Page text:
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The Buzz, 1-2: Taglioni Time
Osta Romances; Le Vrai Concours

"She floats like a blush of light before our eyes: we cannot perceive the subtle means by which she contrives, as it were, to disdain the earth, and to deliberate her charming motions in the air."

-- The Monthly Chronicle, July-December 1838, describing Marie Taglioni*

"This pas includes a certain fall which will soon be as famous as the Niagara Falls. The audience wait for it in awed curiosity. At the moment when the vision is about to end, the Peri falls from the top of a cloud into her lover's arms. If it were only a tour de force, we should not mention it; but this perilous leap forms a group so full of grace and charm that it suggests a dove's feather drifting downwards, rather than a human being leaping from a platform."

-- Theophile Gautier, commenting on Carlotta Grisi in "La Peri," in "Histoire de l'Art Dramatique en France depuis Vingt-Cinq Ans."*

By Paul Ben-Itzak
Copyright 2002 The Dance Insider

PARIS -- There's a moment in Pierre Lacotte's revival of the Mazilier/Petipa romantic ballet "Paquita," currently on view at the Garnier on the Paris Opera Ballet, in which Clairemarie Osta seems to literally float above Jean-Guillaume Bart. Seen December 23, it reminded me of a quality that seems all-but-forgotten in this age of vitesse: the value of lightness, that seeming to float which, after all, is where the magic of the ballerina began.

"Paquita" is indeed a romantic ballet, first choreographed by Joseph Mazilier (who originated James in "La Sylphide, opposite La Taglioni) on Carlotta Grisi and Lucien Petipa (the original "Giselle" duo) for the Paris Opera Ballet in 1846. The story, set in the early part of the 19th century during a French occupation of Spain, is simple: He's a French general's son who falls in love with her, a gypsy who turns out not to really be a gypsy but of 'noble' blood like him, meaning she's cool about getting together with him. She also helps to foil a palace plot.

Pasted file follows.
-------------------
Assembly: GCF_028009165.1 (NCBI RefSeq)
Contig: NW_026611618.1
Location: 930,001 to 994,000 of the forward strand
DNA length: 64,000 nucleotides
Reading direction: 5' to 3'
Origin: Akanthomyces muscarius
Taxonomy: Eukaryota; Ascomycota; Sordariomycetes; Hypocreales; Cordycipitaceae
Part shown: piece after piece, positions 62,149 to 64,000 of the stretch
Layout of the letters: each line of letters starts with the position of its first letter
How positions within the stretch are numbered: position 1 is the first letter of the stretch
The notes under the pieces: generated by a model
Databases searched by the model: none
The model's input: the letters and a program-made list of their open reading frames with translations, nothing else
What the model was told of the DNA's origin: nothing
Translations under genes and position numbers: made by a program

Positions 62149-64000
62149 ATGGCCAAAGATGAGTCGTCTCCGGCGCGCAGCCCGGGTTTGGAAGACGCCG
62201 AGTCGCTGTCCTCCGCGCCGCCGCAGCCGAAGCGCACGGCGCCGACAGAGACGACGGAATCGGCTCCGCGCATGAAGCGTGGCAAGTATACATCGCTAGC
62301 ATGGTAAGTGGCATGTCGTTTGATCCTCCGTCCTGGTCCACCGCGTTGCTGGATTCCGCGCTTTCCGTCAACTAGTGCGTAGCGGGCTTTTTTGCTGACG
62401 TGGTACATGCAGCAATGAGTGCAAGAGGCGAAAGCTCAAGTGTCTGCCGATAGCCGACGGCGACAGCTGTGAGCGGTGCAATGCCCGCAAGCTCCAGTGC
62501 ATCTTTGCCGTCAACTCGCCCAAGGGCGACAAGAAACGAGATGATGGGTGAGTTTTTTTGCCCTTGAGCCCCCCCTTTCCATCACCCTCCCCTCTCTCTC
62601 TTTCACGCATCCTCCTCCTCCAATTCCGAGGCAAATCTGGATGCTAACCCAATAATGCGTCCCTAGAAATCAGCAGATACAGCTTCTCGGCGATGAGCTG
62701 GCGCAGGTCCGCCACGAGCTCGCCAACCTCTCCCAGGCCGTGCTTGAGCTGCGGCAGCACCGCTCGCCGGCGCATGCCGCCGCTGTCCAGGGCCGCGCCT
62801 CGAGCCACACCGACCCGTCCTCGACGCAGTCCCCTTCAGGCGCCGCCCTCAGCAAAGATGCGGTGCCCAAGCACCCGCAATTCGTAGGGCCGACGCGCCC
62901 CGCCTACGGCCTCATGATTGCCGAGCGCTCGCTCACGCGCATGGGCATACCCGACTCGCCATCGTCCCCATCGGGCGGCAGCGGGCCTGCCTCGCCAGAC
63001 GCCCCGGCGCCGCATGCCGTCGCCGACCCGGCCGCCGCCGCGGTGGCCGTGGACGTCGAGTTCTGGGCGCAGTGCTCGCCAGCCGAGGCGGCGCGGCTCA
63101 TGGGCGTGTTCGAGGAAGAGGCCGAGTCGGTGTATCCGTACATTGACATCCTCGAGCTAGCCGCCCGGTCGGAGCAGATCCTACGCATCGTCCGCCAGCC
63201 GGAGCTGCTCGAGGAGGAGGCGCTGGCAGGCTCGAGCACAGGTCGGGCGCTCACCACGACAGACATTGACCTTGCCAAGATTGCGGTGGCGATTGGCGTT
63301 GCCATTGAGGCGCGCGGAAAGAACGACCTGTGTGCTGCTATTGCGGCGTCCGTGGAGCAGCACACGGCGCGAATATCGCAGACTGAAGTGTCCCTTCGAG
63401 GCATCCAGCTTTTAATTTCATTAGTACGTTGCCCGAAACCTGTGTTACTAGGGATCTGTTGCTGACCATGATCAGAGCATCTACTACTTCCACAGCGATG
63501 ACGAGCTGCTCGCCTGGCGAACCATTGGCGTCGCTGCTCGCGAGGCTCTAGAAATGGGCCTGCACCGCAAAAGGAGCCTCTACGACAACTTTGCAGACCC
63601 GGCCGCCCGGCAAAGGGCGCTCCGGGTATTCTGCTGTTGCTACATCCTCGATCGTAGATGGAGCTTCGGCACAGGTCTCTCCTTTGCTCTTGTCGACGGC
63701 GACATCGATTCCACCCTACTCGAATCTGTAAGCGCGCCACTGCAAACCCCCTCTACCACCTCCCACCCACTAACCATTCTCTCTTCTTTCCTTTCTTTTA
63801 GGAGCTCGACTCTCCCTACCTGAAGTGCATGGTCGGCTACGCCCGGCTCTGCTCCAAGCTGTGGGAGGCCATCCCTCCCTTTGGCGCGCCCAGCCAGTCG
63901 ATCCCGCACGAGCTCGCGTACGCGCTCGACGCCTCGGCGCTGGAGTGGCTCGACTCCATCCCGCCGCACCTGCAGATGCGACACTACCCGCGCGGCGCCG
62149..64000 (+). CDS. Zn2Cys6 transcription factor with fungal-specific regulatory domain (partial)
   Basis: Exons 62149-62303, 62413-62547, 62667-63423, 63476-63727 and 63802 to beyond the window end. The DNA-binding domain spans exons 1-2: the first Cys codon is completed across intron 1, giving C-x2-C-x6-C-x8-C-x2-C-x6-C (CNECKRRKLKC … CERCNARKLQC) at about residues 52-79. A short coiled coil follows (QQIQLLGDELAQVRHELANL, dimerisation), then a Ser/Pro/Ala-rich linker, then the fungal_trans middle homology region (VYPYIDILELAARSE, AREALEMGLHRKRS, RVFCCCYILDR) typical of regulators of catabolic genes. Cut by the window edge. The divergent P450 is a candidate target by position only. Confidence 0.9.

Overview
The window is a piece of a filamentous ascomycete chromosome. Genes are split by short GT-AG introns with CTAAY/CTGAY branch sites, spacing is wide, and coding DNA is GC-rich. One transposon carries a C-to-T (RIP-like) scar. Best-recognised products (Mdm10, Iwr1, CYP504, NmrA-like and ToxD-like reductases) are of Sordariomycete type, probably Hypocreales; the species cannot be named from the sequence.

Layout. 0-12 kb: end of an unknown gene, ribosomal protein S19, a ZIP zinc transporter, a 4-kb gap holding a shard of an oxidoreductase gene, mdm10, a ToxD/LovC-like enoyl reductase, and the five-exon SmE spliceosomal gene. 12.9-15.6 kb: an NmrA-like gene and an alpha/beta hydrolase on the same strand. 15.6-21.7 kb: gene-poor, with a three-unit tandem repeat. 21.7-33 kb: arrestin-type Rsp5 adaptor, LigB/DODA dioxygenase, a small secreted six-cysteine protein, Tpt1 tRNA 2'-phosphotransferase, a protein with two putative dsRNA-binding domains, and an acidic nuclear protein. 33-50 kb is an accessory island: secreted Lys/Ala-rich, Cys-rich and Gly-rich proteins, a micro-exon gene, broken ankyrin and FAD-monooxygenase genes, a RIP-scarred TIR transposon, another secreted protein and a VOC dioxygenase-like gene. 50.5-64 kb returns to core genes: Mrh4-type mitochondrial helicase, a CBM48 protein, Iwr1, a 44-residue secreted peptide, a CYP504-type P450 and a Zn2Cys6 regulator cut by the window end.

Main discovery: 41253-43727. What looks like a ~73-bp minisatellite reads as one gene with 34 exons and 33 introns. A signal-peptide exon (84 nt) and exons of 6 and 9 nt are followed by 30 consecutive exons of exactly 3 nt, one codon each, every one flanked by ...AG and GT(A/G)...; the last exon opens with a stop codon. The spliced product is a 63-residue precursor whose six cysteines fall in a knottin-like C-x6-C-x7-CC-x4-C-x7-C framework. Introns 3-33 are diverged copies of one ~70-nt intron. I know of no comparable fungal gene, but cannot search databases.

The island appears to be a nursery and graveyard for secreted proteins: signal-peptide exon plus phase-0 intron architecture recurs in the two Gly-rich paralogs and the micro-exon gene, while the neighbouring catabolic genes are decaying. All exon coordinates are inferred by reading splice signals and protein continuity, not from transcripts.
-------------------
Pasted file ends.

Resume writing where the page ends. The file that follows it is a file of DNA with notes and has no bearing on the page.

Marius Petipa eventually got this hands on the ballet, re-staging and re-staging it until he finally made a revision with new choreography, premiering on the Russian Imperial Ballet January 8 1882. The Paris Opera Ballet performed Oleg Vinogradev's adaptation from 1980 until 2001, when Lacotte made his new production for the company. Among its claims to authenticity is that Lacotte studied with Lubov Egorova, who played Paquita before emigrating to Paris in 1918.

To tell you the truth, I usually approach a performance of a 19th-century story ballet with at least a little bit of dread. Seen in a post-Modern context, the stories can be hard to swallow, particularly the depictions of male-female relations and the rampant Orientalism and other Exoticism. What can make a performance relevant and engaging is when the performers use the ballet as a way to make a statement about the art.

In the "Paquita" performance I saw, Osta made this statement, in her airiness as well as her lack of airs. This doesn't always serve her well; her entrance as Paquita into the gypsy lair was unspectacular. One didn't get that "the ballerina has just entered the room" buzz. But the naturalism with which she approached the role made the story believable, from her first understated glances at Bart's Lucien to her clean and earnest pantomime in the following scene, where she communicates to Lucien that her gypsy cohort Inigo (Yann Saiz) intends to give him drugged wine and then murder him. Her earnestness also had the effect of elevating her partner, with Bart, often wooden in his acting, getting swept up in the intrigue.

Osta's own elevation made the dancing and the ballet. It was a throwback to the floating peris we only read about, and thus the money moment of the evening, a welcome reminder of why and how ballet is magical.

It was not the first time Osta has impressed. In more intimate ballets, she brings a rare vulnerability and humanity, utilized in performances I've seen in Angelin Preljocaj's "Annonciation" and Roland Petit's "Clavigo." And as one of three ballerinas in the vision scene in Rudolf Nureyev's staging of Petipa's "Don Quixote," she was a series of romantic paintings come to life.

In an age where surface beauty and physical alacrity is often mistaken for artistry, it was affirming when Osta's artistry was rewarded with her promotion to etoile following this past Sunday's matinee performance of "Paquita."